Categories: Disease Investigation
September 7th, 2011 3:25 pm ET -
With the approaching release of the movie Contagion, I thought it would be appropriate to post my cheat sheet on how to investigate a disease outbreak. Aspiring disease detectives take notes!
What do you think of when you hear the word “outbreak”? Maybe you envision a population decimated by a terrible, novel, and incurable disease like in the aformentioned movie Contagion or you think of Dustin Hoffman roaming around California in a blue biocontainment suit with Rene Russo trying to protect folks from a tiny monkey and narrowly preventing an airstrike by the US military?
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Categories: Anthrax, General
September 2nd, 2011 9:21 am ET -
Ali S. Khan
The events of 9/11 will forever be engrained in our memories. The attacks on the twin towers, Pentagon, and the anthrax attacks which followed were unimaginable at the time. Ten years after these tragic events, what’s changed?
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Categories: General, Vectorborne
August 15th, 2011 11:22 am ET -
by Tyler M. Sharp, PhD
Paradise Has Its Risks
Given the choice I prefer my bones to remain unbroken. For that reason I began to worry when I found out that the disease I would be studying for the next two years in Puerto Rico was also referred to as “breakbone fever.”
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Categories: Natural Disasters, Response
August 1st, 2011 9:02 am ET -
By Molly Gayden
On May 22, 2011, an F5 Tornado ripped through the heart of Joplin, Missouri, a city of more than 50,000 people. Almost 160 people were killed and thousands of lives were completely uprooted. The tornado damaged more than 7,000 buildings, one third of the city. St. John’s Regional Medical Center, Joplin’s main hospital, was directly in the path of the three-quarter mile wide tornado, with almost 200 patients and even more medical staff inside. The physical and psychological damages the city of Joplin sustained are devastating, as was the traumatic injuries inflicted on many of the residents.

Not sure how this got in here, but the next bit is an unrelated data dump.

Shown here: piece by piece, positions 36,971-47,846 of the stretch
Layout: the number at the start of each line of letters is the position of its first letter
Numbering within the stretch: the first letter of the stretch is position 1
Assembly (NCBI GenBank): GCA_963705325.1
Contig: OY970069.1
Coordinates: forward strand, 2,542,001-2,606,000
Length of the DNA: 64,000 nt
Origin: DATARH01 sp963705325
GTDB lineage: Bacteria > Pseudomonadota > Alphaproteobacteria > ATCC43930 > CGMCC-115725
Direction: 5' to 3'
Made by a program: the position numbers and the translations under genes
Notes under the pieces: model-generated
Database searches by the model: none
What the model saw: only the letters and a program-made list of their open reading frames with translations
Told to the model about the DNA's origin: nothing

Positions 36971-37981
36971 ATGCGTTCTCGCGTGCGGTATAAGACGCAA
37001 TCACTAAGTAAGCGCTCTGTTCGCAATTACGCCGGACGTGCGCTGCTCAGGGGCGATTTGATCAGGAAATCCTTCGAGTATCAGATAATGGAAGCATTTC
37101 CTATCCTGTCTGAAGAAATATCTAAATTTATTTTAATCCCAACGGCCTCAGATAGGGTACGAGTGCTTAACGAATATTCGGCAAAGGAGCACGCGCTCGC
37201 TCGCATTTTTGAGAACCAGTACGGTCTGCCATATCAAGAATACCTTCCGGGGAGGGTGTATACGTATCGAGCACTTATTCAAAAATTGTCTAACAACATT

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Categories: General, Preparedness
July 6th, 2011 2:49 pm ET -
Ali S. Khan
Borders, Budgets, and the Rising Risk of Disease
Is there a perfect storm brewing along our nation’s southern border? Let’s take a look at the numbers in El Paso, Texas where I recently visited:
- There are 27 million crossings per year alone at the El Paso Point of Entry (POE)
- Cuts to federal funding including a 50% reduction in the Early Warning Infectious Disease Program as well as 12.5% cuts to critical preparedness and response funding;
- Texas is second in the nation for number of tuberculosis cases, the majority of which are found near the border and many of the cases involve tuberculosis strains that are drug resistant
- The bordering country, Mexico, was the source of the last global influenza pandemic
So is this a bad situation getting worse or ticking bomb?
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Categories: Natural Disasters, Preparedness, Response
June 29th, 2011 10:43 am ET -
When Preparedness Hits Home
Getting people to think about an emergency before it happens is not always easy. Unfortunately, it usually takes a disaster for people to realize the importance of being prepared. I work at the Centers for Disease Control and Prevention in the National Center for Environmental Health where I focus on emergency preparedness. I know all too well the value of making an emergency kit and having a plan, much to the chagrin of my two sons who swear nothing ever happens where we live. But this spring, something did happen and my family was able to see firsthand why I was always trying to get them to think about preparedness.
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